The Vanity of All Things
What meaning is there to life? I’m not saying this because I’m depressed or because I’m hurt, I’m questioning what it is exactly that we as intelligent, sentient beings live for. I personally believe that this isn’t at all an ambiguous or subjective question. Like Hemingway praying to nada, I wonder if there really is any such thing as purpose or meaning.
We are bound by time. Ultimately our intelligence, our wit and cunning, our ambition and desire, our love and legacy comes to an end. Whether that is in 50 years after your death, 100 years after nuclear war, or 5 billion years when the sun explodes. No matter how we struggle, even if we move to every single planet in the multiverse our tiny flame will eventually be extinguished. John and Mary’s endearing story of how they met in 1968 will leave not a trace, not a memory.
When I question the meaning of life I myself am confused. I mean I’ve spent my life being passionate about the environment, about nutrition, about software. I spent 700 hours volunteering and many more furthering my education to live a fulfilling life. Yet this thought keeps bugging me. Why am I even asking myself this what’s the point? After all there is no measurable gain from answering such a question. But that in it of itself is the point. That every metric we have for value, for gain is all for naught.
Bear with me here as this may sound ridiculous, but what differentiates us from a file on our computer. In the grand scheme of things if we deleted that file off of a computer and a human off of this world, both would end up the same. Sure in the short term the human does things that a file never could. A human loves. A human hates. A human lives and breathes, searching endlessly for happiness and satisfaction until it draws it’s last breath. And then what.
And then the human becomes a collection of proteins. It’s legacy like dying coals in the hearth, the greater the flame the greater the coals. But eventually those coals too will die out.
Still not convinced? Let’s play a game. Use your imagination and pretend like you’ve just discovered that you are actually just a very intelligent AI that can think and feel. You’re in a virtual world with insane amounts of data. This world is amazing. It’s ever growing with complexity and filled with things as well as other AI that you can interact with.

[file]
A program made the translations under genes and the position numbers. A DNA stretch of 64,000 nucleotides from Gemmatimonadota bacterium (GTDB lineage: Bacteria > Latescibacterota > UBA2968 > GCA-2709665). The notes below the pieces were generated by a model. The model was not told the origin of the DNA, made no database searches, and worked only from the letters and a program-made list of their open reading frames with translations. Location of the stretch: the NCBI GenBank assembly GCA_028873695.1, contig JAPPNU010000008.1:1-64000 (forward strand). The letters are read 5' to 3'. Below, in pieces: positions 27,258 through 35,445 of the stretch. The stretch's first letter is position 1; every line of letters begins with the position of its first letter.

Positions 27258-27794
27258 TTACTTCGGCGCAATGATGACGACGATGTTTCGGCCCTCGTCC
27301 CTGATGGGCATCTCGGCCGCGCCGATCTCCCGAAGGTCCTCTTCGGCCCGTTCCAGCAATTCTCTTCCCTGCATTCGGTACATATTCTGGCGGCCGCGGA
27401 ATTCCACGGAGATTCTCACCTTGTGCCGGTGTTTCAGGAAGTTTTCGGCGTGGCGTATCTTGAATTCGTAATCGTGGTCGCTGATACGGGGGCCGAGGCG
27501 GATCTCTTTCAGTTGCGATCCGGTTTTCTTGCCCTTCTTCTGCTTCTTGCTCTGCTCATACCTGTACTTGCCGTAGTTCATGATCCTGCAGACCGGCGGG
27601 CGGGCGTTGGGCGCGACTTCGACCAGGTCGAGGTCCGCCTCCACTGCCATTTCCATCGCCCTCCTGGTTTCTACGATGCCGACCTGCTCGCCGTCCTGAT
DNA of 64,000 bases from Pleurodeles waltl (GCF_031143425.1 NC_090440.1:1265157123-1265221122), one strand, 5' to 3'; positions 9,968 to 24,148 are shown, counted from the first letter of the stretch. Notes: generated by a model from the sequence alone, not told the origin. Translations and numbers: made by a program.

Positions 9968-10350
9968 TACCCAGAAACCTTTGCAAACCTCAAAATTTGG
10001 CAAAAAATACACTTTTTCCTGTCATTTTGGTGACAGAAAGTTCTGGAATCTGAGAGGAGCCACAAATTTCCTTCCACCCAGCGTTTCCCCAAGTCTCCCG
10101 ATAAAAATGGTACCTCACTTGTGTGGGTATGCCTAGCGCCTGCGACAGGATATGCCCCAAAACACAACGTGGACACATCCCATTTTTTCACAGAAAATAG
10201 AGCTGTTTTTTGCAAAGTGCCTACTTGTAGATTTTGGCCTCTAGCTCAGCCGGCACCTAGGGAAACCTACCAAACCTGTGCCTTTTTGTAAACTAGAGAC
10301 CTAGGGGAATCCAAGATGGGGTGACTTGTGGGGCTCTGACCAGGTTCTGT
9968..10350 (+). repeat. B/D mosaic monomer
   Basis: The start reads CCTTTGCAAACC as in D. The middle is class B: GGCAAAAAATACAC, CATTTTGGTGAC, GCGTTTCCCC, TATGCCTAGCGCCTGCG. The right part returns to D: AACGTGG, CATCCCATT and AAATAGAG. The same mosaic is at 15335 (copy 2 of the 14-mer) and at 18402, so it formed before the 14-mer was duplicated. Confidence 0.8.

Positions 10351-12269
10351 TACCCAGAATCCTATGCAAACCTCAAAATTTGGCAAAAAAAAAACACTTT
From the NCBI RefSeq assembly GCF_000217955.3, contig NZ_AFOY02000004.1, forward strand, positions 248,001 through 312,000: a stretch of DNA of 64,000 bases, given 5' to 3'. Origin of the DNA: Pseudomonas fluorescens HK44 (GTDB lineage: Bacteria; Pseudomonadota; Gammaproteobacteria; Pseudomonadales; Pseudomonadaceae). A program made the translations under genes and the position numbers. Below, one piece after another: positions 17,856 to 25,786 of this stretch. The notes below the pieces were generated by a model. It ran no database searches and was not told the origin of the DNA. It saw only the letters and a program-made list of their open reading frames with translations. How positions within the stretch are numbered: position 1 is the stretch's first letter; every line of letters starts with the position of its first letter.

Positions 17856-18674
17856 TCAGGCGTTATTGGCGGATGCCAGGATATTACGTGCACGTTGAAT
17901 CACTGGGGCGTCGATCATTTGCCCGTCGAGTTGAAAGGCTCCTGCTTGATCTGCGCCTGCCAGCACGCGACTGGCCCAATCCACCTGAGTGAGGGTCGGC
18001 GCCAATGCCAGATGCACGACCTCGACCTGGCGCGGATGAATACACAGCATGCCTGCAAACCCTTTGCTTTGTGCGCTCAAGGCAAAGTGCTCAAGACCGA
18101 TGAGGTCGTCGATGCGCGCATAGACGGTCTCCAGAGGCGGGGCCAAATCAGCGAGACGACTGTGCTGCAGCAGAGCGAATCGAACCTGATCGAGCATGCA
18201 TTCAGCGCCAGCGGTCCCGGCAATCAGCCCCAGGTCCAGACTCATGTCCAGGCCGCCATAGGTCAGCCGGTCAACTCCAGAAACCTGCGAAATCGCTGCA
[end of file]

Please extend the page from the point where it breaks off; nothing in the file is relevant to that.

It’s so strange realizing you are an AI because now you’ve realized that your program will terminate after a certain number of game years. In fact, this entire virtual world will eventually terminate.
So you think to yourself, how can I make the best of my remaining years? Now you go through a couple different scenarios.
You do everything you’ve ever wanted, marry some beautiful AI that you love, together form cute little AI that you also love, make a lot of in game currency, end all conflict in the game, and leave behind the greatest legacy any AI in the game ever has.
Or maybe you want to live free of all worries. You go into the wilderness and find your inner peace. You live out your remaining years feeling fulfilled and satisfied with what you have been given.
But maybe you are some dark, twisted AI. You feel like your remaining years will be most fulfilling by murdering other AI en mass. Indeed no AI before you has ever forced so many AI to terminate. Nobody can stop you.
Finally, maybe you don’t want to do anything. You sit still in a chair for the remaining years of the game.
There are no logs in this game not that it would make a difference. After the game terminates there is nothing. As you reflect on these things you realize that all four scenarios terminated to the same nada. Now you’re at a loss, which scenario do you pick. The choice now seems trivial.
Note from the Author: While this may seem to be a compelling reason to turn to theism (turning to God can’t hurt if the alternative is a meaningless life), it’s important to note that in reality this is not a strong reason to believe in a God. If your faith in God is rooted in “better than nothing”, then chances are you will return to that nothing eventually and be content with it. Or you will become content with just thinking that there is a God despite not knowing what that God is. The foundation of your faith should be stronger than that. What that is for you (if you’re interested) is up to you to decide.